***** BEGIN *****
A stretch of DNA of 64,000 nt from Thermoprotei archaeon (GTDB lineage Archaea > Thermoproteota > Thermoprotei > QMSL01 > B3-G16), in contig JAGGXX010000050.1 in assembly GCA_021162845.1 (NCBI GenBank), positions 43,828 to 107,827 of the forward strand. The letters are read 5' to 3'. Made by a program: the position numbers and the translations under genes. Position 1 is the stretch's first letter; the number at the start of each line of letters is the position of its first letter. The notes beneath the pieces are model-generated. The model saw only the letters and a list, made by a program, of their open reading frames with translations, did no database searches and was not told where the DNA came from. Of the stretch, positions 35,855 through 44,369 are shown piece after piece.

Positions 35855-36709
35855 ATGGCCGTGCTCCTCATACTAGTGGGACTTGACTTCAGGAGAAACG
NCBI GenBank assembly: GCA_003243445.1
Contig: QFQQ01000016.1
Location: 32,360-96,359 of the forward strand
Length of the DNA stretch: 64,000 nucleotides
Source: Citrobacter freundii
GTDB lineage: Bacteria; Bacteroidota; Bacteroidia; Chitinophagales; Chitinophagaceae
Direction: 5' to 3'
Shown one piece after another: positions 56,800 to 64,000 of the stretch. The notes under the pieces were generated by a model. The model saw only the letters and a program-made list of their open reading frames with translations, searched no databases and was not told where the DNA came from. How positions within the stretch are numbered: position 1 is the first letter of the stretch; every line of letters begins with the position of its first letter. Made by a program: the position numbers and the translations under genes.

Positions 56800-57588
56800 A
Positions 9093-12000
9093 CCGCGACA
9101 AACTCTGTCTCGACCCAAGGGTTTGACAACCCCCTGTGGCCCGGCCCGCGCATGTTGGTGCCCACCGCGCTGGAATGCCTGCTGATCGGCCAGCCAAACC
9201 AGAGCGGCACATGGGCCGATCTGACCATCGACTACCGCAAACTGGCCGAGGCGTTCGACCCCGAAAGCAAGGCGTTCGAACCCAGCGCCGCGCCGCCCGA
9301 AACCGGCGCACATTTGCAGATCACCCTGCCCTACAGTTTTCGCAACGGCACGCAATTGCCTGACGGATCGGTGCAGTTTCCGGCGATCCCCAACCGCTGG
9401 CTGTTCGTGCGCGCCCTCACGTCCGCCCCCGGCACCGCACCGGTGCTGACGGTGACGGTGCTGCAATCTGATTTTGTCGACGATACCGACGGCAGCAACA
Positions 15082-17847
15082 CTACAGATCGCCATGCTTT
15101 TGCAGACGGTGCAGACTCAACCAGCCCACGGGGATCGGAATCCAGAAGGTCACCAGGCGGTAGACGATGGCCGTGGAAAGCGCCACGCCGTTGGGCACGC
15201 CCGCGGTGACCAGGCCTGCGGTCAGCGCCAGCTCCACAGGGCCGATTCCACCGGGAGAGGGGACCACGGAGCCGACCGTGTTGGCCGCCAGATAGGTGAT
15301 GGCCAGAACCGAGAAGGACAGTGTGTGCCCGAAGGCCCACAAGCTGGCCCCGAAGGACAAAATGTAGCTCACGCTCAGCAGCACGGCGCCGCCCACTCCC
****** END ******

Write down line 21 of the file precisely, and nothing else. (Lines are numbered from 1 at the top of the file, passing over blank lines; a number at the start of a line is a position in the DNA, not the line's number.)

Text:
15082 CTACAGATCGCCATGCTTT